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Jimmy Fallon may have been crowned the new king of late-night TV last week, but he owes a lot to the man behind the throne: Lorne Michaels.
Fans of "Saturday Night Live" will recognize Michaels, the show's creator, as the grumpy paterfamilias lurking in the wings on any given night. The "laser cats" bit from a few years back consisted of a poker-faced Michaels enduring inane pitches from cast members Andy Samberg and Bill Hader and then deadpanning: "Get out of my office."
But that office in Rockefeller Center is now the most critical perch at NBC, where Michaels towers as the last man standing at a last-place network. Michaels discovered Fallon, produces his late-night show and, in a coup that dented L.A.'s showbiz status, engineered a move for the No. 1-rated "Tonight Show" back to Manhattan after a 40-year exodus in Burbank.
"It was weirdly emotionally satisfying, moving 'The Tonight Show' back to its origin in New York City," Michaels said in a phone interview.
To Michaels, the move constitutes a homecoming. The Canadian-born impresario as a teenager came down on a bus from Toronto to watch Jack Paar host "Tonight." In the years since, he has become one of the TV figures most closely associated with New York, so much so that his production company is called Broadway Video.
This winter, with NBC's prime time sinking beneath the weight of "Smash," "Do No Harm" and other flops greenlighted by entertainment chief Bob Greenblatt, "SNL" briefly became the network's highest-rated program, even though it starts at a time when many people are either asleep or out of the house. And if that weren't enough, Michaels has been able to yoke his "SNL" talent stable to lucrative sitcom and movie projects. One result was "30 Rock," Tina Fey's "SNL" spoof that in January wrapped up a 138-episode run.
So it's no wonder the Fallon switch has given Michaels, at 68, more power than ever.
"As the executive producer of possibly 11 1/2 hours of programming a week on NBC (next year), I think it's safe to say Lorne is about to become the new king of late night," said Warren Littlefield, the producer who served as entertainment president of NBC during its 1990s glory years. (That number of hours assumes that Michaels would also keep stewardship of the 12:35 a.m. slot, although NBC has not announced its plans yet.)
The bedrock of Michaels' empire remains "SNL," which during a nearly 40-year run has survived countless cast changes and perennial criticism ("Saturday Night Dead," as detractors prefer to call it) to uncover and promote comic actors who end up defining their generations, including John Belushi, Eddie Murphy, Chris Farley, Will Ferrell and Fey.
"I don't think that it is just coincidental that so many former 'SNL' players wound up as movie stars and part of historic sitcoms," said Doug Spero, an associate professor of mass communication at Meredith College in North Carolina. "The machine has to be fed and Lorne Michaels has been the assembly line foreman."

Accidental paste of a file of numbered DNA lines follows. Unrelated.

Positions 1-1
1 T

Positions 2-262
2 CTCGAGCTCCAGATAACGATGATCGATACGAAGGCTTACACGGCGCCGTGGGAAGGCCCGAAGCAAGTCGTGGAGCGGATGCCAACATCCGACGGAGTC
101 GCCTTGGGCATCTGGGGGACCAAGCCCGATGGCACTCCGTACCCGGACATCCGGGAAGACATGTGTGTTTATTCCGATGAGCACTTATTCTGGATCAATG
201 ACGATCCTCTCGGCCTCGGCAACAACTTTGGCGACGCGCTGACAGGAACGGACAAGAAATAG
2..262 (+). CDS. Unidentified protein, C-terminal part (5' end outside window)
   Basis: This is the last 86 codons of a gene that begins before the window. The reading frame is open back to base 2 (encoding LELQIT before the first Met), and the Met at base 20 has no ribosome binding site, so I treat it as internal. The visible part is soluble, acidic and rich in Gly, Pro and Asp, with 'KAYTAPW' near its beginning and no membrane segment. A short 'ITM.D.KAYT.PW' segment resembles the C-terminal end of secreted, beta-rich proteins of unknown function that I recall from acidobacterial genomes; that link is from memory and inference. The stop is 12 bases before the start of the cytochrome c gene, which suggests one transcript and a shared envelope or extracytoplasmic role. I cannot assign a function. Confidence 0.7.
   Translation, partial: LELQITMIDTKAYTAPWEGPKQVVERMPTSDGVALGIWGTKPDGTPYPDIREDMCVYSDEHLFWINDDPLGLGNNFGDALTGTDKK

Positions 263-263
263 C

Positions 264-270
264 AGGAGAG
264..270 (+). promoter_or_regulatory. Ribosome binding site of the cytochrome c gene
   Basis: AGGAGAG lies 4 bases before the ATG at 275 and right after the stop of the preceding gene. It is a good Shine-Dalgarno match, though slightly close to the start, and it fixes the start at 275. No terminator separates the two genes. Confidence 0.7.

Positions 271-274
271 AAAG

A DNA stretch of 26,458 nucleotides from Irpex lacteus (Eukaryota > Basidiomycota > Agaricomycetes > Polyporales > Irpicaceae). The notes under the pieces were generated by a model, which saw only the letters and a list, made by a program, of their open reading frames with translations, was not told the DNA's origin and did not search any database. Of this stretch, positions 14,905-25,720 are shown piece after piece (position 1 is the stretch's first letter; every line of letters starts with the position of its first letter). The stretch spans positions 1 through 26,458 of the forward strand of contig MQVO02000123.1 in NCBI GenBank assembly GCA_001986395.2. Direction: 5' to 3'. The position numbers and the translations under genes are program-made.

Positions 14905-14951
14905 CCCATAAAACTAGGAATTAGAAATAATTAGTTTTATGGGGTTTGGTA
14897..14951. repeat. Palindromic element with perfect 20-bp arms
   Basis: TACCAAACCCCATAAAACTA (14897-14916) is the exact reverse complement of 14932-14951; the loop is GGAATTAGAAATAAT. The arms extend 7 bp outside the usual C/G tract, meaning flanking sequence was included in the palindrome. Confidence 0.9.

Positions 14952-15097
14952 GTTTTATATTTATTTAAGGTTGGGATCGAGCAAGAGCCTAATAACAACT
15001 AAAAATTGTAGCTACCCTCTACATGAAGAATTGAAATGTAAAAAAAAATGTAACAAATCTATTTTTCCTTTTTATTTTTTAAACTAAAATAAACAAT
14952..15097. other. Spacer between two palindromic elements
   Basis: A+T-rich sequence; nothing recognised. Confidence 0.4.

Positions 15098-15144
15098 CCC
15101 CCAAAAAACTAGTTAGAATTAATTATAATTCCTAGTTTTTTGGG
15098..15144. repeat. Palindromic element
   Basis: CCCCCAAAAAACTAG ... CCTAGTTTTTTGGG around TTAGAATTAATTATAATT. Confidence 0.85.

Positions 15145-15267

But the "Tonight" move puts Michaels on a new and much more competitive level. NBC is struggling to maintain its late-night lead amid intensifying competition. ABC recently moved Jimmy Kimmel up one half-hour to 11:35 p.m. - a gutsy play that NBC is hoping to match by promoting Fallon to replace Jay Leno. Meanwhile, Comedy Central has made impressive inroads among younger viewers with Jon Stewart and Stephen Colbert. Recaps of those hosts' rants and wisecracks rack up high page views on websites and blogs.
Michaels is a veteran with a thorough understanding of comedy as delicate art and brutal business - hence his increasing value for NBC.
The key will be the young viewers who have gravitated to shows like "SNL" - although they might be doing so on Hulu or their cellphones rather than during the live telecast.
"With comedy still struggling on broadcast TV, (Michaels) has become important to NBC's fortunes," said Brad Adgate, an analyst for Horizon Media in New York. "His shows attract younger viewers."
Some critics argue that Michaels' approach might be too hip for the room - a rush to the edgy when NBC should be trying to go broad.
"NBC should be careful of letting itself become too identified by the Lorne Michaels' comedy brand," said Jeffrey McCall, a media professor at DePauw University. "A network is much more than that, and any network that will allow itself to be labeled by the 'SNL'/Fallon brand could be headed toward niche status in the eyes of the broader viewing public."
Skeptics fret moreover that the competition has made it nearly impossible to clear a profit with a traditional late-night show. Last year, "Tonight," for decades a cash cow for NBC, took the unprecedented step of laying off staff members in a bid to trim costs. Network bosses framed the move as a delayed budgetary move following Leno's ill-fated prime-time show, but the drift was unmistakable: The golden age is past.
But the man who rejected all those laser-cat pitches? He sees hope for "Tonight."
"If you can find a way to make it a hit, it's usually profitable," Michaels said.